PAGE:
Financial Disputes Among Business Partners: Common Issues and Possible Means of Resolution
Financial disputes among business partners are not uncommon. Whether arising during the entity formation process, in the course of a business’ operations, or when one or more partners exit the business, these disputes can disrupt the partners’ business plans, threaten long-standing relationships, and have negative outcomes for clients and customers.
When financial disputes arise, it is important for business partners to acknowledge them—and to address them proactively whenever possible. These disputes rarely resolve themselves, and the longer they linger, the more likely they are to lead to costly litigation.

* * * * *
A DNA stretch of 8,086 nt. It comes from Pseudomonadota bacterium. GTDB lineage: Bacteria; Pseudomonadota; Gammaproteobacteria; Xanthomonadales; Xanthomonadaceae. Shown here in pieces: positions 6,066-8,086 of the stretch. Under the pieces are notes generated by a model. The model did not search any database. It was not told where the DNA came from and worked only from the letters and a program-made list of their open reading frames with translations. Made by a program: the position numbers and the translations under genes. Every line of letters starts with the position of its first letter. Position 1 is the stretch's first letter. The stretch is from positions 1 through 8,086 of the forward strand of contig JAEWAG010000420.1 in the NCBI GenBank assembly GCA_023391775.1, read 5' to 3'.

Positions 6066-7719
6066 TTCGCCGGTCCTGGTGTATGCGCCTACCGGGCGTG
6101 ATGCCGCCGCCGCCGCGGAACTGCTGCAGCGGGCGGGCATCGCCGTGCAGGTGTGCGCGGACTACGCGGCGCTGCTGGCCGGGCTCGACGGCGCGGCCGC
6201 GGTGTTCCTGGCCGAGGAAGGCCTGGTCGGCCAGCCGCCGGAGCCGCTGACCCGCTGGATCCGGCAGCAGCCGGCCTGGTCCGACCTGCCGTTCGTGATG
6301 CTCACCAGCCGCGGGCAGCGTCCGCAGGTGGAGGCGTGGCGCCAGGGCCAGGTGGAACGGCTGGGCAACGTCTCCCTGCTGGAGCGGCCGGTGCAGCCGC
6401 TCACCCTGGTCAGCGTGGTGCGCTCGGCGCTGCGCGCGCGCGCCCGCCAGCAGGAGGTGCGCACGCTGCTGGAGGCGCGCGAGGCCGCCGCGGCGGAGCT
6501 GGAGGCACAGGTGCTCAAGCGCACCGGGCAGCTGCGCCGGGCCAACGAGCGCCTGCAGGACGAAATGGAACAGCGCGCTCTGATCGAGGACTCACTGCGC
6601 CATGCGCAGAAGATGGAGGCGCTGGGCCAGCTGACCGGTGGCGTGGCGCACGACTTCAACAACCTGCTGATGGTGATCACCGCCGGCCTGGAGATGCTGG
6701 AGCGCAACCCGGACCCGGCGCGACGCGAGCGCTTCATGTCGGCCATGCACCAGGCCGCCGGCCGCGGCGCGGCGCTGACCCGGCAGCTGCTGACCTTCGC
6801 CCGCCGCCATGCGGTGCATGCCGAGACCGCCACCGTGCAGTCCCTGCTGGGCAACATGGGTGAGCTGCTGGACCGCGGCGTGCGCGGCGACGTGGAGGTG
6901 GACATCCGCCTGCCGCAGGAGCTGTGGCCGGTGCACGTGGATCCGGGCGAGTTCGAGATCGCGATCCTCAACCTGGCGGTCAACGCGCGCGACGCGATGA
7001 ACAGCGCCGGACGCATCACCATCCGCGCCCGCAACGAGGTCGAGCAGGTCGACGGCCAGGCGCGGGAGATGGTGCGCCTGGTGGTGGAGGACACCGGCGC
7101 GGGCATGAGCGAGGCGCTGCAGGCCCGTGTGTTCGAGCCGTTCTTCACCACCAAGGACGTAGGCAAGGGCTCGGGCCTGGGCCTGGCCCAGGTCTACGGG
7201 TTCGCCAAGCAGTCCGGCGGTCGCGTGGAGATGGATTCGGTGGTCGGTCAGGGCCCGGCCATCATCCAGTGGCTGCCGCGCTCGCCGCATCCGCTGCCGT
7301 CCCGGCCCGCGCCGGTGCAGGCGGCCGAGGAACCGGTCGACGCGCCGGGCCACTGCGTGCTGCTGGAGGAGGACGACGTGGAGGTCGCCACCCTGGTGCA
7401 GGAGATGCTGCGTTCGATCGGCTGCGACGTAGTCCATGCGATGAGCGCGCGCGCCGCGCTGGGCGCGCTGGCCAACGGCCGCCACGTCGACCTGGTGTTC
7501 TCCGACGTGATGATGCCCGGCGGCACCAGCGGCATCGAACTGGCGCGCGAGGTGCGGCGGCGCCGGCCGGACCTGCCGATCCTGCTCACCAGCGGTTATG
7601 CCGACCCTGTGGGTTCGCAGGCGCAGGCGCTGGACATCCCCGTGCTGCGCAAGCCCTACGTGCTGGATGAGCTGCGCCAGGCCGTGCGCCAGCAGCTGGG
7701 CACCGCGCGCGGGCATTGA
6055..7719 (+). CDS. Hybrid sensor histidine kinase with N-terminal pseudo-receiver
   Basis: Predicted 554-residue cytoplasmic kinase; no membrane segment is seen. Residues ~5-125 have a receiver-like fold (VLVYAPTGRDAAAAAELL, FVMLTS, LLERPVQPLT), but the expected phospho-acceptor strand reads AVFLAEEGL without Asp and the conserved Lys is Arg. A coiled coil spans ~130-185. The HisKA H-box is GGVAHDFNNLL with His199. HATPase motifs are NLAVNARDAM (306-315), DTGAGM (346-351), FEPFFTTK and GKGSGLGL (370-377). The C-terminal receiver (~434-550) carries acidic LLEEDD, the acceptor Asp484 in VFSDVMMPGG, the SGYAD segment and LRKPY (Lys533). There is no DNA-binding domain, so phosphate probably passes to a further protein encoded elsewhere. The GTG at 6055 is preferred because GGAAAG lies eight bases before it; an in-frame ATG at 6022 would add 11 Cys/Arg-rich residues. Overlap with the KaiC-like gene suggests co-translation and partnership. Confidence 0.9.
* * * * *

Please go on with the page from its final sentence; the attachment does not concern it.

5 Common Financial Disputes Among Business Partners
Business partners can run into financial disputes at all stages of the business lifecycle. Here are five common examples of disputes we handle for our clients:
1. Capital Contributions
All businesses need capital, and some need significantly more than others. Initially, much of a business’ capital may come from the partners’ financial contributions. Disagreements about how much each partner should invest (including disagreements about how much credit partners should receive for non-financial contributions) can lead to trouble before businesses get off of the ground; but, if the partners can work through these disagreements successfully, this can also set the stage for amicably resolving similar disputes down the line.
2. Capital Investments